General Yeager graduated from the Air War College, Maxwell Air Force Base, Alabama in June 1961 and in 1962, became commandant of the ARPS (Aerospace Research Pilot School)now the USAF Test Pilot School, where all military astronauts were trained.
On December 10, 1963, while testing the Lockheed NF-104 rocket-augmented aerospace trainer, at 104,000 feet (nearly 21 miles up) the rocket motor flamed out. Without engine power, (the main engine had been shut down) there was no hydraulic control for the flight controls, and due to the height the rocket motor flamed out, the reaction controls were useless. Yeager tried by using the spin-recovery 'chute to regain engine rpm, but the task was fruitless. The airplane made 14 complete falt spins on its way to the desert floor, Yeager stayed with it for all but the last spin. He ejected at 8,500 feet and unfortunately, the ejection seat smashed through his visor and poured hot rocket-lava onto Yeager's face. The lava ignited the oxygen in the pressure suit and Yeager's face was an inferno. Only once he managed to open his visor did the flames extinguish. The rocket lava had also burned through the lines of the parachute and after landing safely, when the 'chute had been gathered the line just broke apart in his hand. In this incident he became the first pilot to make an emergency ejection in the full pressure suit needed for high altitude flights.
In July 1966 he assumed command of the 405th Fighter Wing at Clark Air Base, Republic of the Philippines and flew 127 missions in South Vietnam.
In February 1968 he assumed command of the 4th Tactical Fighter Wing at Seymour Johnson Air Force Base, North Carolina and deployed with the wing to the Republic of Korea during the USS Pueblo crisis.
In July 1969 he became vice commander, 7th Air Force, at Ramstein Air Base, West Germany and in August was promoted to brigadier general.
In 1971 he assumed duties as the United States defense representative to Pakistan.
In March 1973 General Yeager went to the Air Force Inspection and Safety Center, Norton Air Force Base, California and became director in June 1973.
He retired from active duty in the U.S. Air Force on March 1, 1975.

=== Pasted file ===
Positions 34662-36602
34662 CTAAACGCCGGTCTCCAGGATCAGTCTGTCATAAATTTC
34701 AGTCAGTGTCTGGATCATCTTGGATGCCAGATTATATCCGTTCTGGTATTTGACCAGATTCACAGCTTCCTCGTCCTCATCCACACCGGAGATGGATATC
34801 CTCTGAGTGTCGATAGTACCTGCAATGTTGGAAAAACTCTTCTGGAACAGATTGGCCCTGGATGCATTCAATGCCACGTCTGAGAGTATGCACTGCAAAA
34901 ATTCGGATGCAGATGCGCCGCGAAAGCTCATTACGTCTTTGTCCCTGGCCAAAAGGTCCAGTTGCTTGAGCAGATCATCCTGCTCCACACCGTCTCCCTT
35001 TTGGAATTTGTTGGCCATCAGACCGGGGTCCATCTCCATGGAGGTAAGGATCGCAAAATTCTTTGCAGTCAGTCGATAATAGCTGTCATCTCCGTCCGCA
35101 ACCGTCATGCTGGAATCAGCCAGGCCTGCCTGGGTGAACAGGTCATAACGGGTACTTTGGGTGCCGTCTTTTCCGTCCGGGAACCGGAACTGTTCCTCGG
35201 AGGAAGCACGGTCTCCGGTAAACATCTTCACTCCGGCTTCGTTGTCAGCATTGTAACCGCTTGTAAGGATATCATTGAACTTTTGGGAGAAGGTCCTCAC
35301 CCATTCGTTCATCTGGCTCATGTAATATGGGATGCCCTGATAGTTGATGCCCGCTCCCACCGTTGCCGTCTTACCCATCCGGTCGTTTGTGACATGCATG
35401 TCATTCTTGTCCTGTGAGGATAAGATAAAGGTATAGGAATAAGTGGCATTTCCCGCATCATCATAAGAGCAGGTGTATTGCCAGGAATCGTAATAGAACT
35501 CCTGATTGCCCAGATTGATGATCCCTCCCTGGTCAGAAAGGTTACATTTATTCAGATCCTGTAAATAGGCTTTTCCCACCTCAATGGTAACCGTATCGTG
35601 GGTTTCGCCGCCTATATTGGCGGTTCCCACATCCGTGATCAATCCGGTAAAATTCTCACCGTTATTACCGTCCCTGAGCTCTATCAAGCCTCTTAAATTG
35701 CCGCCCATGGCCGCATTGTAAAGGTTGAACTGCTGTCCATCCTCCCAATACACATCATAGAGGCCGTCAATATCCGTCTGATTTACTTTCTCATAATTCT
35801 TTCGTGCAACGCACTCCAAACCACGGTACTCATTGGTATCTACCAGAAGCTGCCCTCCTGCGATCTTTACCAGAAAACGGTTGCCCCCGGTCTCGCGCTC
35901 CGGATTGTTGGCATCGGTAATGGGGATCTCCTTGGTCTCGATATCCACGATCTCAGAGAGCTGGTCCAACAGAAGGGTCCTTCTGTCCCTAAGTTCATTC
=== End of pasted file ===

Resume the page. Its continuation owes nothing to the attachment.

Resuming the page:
His military decorations and awards include the Distinguished Service Medal, Silver Star with one oak leaf cluster, Legion of Merit with one oak leaf cluster, Distinguished Flying Cross with two oak leaf clusters, Bronze Star Medal with "V" device, Purple Heart, Air Medal with 10 oak leaf clusters, the Air Force Commendation Medal, Distinguished Unit Citation Emblem with one oak leaf cluster and the Air Force Outstanding Unit Award.
His civilian awards include the MacKay Trophy, Federation Aeronautique International Gold Medal Award, the Collier Trophy and the Harmon Trophy. He was selected one of the Ten Outstanding Young Men by the Junior Chamber of Commerce in 1953, elected to the Aviation Hall of Fame in 1973, presented the Golden Plate Award by the American Academy of Achievement in 1974 and the Horatio Alger Award in 1986, awarded a peacetime Congressional Medal of Honor by the Congress of the United States (presented by President Gerald Ford in 1976), and was awarded the Presidential Medal of Freedom by President Ronald Reagan in May 1985.
General Yeager's professional military education includes Air Command and Staff College in 1952 and the Air War College in 1961. He was awarded honorary doctor of science degrees from West Virginia University in 1948, From Marshall University of Huntington, West Virginia, in 1969, from Salem College in 1974, and from the University of Charleston in 1983.
General Yeager has flown 201 types of military aircraft and has more than 14,000 flying hours, with more than 13,000 of these in fighter aircraft. He has most recently flown the SR-71, F-15, F-16, F-18 and the F-20 Tigershark.
He married the former Glennis Faye Dickhouse of Grass Valley, California. Mrs. Yeager sadly passed away December 1990. He has two sons, Donald and Michael; and two daughters, Sharon and Susan.
General Yeager remains an active aviation enthusiast, acting as advisor for various films, programs and documentaries on aviation. He was appointed by President Ronald Reagan to serve on the National Commission on Space and the commission to investigate the space shuttle Challenger accident in 1986. General Yeager retired his position as a consultant test pilot for the Air Force Flight Test Center at Edwards Air Force Base on October 14th 1997. In this role, General Yeager was payed the annual salary of $1!
General Yeager has published two books entitled, "Yeager an Autobiography" and "Press On: Further Adventures in the Good Life." and has written text and foreword's for may more, including "The Quest For Mach One", "Into The Unknown", "Wings", "There Once Was A War" and "To Fly & Fight". General Yeager also had a cameo part in Philip Kaufmann's excellent movie "The Right Stuff" and was involved in the flying sequences in "Jet Pilot".